Panel learns why there’s no easy fix for high drug prices

Joseph Burns

About Joseph Burns

Joseph Burns (@jburns18), a Massachusetts-based independent journalist, is AHCJ’s topic leader on health insurance. He welcomes questions and suggestions on insurance resources and tip sheets at joseph@healthjournalism.org.

Photo: Pia Christensen/AHCJMartin Van Trieste

One of the best sessions at Health Journalism 2019 in Baltimore was the panel discussion about drug prices on May 3, “Of price spikes and shortages: New initiatives to increase patient access to generic and biosimilar drugs.” Wendy Wolfson, an independent journalist from Irvine, Calif., moderated the discussion.

Perhaps the most interesting of the four panel members was Martin Van Trieste, president and CEO, Civica Rx, a nonprofit manufacturer of generic drugs for hospitalized patients. Seven of the nation’s largest health systems have invested in Civica and their representatives will serve on its board of directors along with representatives from three philanthropies: the Laura and John Arnold Foundation, the Peterson Center on Healthcare, and the Gary and Mary West Foundation.

As a “disruptive nonprofit,” Civica aims to end the problem of high prices and low supply, Van Trieste said. To do that, the new company and its board members will address what he called, “the root cause of the problem: a broken economic model” in which drug prices “have gone beyond sustainable levels.”

Early this year, prices for all drugs — whether brand-name, specialty, generic, oral or injectable — rose faster than inflation from 2008 to 2016, according to reporting by Dylan Scott at Vox and by Alison Kodjak at NPR.

To bring more generic medications to market, Civica will become an FDA-approved manufacturer that either will make generic drugs itself or subcontract such manufacturing to others. Initially the company wants to offer 14 hospital-administered generic drugs, the first of which will be available later this year, Van Trieste said. He would not name any drugs it will make because competitors could seek to put Civica out of business before those drugs become available for sale, he explained.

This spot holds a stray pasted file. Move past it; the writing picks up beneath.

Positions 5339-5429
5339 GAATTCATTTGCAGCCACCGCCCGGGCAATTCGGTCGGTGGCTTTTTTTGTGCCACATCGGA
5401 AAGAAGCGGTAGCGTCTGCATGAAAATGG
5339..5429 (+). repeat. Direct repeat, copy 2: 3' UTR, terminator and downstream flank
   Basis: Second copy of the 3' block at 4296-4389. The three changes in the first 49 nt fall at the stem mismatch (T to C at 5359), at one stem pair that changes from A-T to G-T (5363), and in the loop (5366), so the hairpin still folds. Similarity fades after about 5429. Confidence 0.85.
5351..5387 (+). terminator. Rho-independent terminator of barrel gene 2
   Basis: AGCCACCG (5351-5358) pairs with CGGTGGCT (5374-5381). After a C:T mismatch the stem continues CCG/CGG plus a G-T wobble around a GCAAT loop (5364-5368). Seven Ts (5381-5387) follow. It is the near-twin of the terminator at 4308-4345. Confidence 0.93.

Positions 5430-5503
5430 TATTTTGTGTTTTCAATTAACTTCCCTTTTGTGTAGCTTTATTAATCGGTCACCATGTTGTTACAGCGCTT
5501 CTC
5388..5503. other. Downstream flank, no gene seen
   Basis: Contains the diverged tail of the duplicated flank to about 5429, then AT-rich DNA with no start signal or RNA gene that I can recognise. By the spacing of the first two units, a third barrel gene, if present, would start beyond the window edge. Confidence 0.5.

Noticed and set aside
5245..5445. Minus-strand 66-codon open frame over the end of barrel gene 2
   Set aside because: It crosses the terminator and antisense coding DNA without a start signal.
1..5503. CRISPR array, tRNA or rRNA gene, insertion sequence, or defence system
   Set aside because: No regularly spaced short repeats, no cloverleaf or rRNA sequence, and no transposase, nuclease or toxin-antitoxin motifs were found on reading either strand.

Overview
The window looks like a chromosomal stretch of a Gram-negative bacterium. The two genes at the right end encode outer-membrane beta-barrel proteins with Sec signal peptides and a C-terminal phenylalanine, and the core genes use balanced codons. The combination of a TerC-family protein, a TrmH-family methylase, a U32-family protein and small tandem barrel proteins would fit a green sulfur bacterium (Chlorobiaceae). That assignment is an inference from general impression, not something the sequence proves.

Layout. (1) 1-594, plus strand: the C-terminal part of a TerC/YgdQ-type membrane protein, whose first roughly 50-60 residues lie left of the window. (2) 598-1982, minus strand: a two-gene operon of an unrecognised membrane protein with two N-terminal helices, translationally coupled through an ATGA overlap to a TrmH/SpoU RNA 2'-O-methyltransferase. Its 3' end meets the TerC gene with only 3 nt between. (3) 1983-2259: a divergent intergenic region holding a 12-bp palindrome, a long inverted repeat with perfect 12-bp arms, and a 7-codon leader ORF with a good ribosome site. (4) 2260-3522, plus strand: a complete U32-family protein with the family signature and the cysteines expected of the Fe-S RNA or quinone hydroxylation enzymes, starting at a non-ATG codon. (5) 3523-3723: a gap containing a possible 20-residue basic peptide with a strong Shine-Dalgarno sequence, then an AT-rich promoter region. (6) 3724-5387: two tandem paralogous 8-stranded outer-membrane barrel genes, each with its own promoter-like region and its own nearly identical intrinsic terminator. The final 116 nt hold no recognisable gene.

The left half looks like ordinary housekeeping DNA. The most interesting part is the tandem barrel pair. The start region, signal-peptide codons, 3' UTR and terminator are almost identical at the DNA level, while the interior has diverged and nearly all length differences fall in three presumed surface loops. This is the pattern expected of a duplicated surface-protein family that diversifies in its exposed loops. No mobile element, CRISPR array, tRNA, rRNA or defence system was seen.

One of the reasons some drugs are in short supply is that few companies in the “long, complex, and fragile” drug-supply chain retain inventory, meaning there are no supplies on hand if anything goes wrong among manufacturers, distributors or retailers, he added.

Proclaiming that the company is committed to transparency in how it contracts with hospitals, Van Trieste said Civica will not pay fees or rebates as other drug makers do when seeking preferred placement on formularies.

“We are in favor of competition based on quality, price and supply,” he added.

Although Van Trieste did not say so, one drug Civica might consider making is insulin, which patients with type 1 diabetes need daily. Earlier this week, Emma Davie reported for CBC News that some Americans seeking lower prices for insulin had driven to pharmacies in Canada to get a supply at more affordable rates.

During the panel, Cynthia Rice, senior vice president, advocacy and policy, JDRF (which funds research into type 1 diabetes), explained that the average price of insulin tripled from 2002 to 2013 and has doubled since then. “One in four patients with type 1 diabetes are rationing insulin,” she said. By rationing, these patients risk exacerbating their conditions, driving up health care costs. Health insurers and employers should eliminate deductibles for insulin and use fixed-dollar copayments so that patients could expect to pay the same price for their medications, rather than one that rises depending on how much of the cost third-parties cover.

“More employers are doing so, and that fixes the price for patients with type 1 diabetes,” Rice said.

Among the solutions to the problem of rising drug costs were the use of generic drugs and the effect biosimilars could have. Sarah Dash, director of the Alliance for Healthcare Policy, explained, however, that generic drugs represent only about 22% of total spending in the United States for prescription medications and to date the market for biosimilar medications has been anemic.

In his presentation, Joshua M. Sharfstein, M.D., vice dean for public health practice and community engagement at the Johns Hopkins Bloomberg School of Public Health, suggested that health care journalists pursue the following story ideas:

  • Why and how do pharmaceutical companies lobby for higher drug prices?
  • Why do prices keep rising, especially for generics?
  • Why are higher-priced drugs prescribed more often than lower-priced ones?
  • Will the experiment that Civica Rx is running work?
  • What are the public health implications of rising drug costs?
  • What effect do private equity companies play in raising drug prices?

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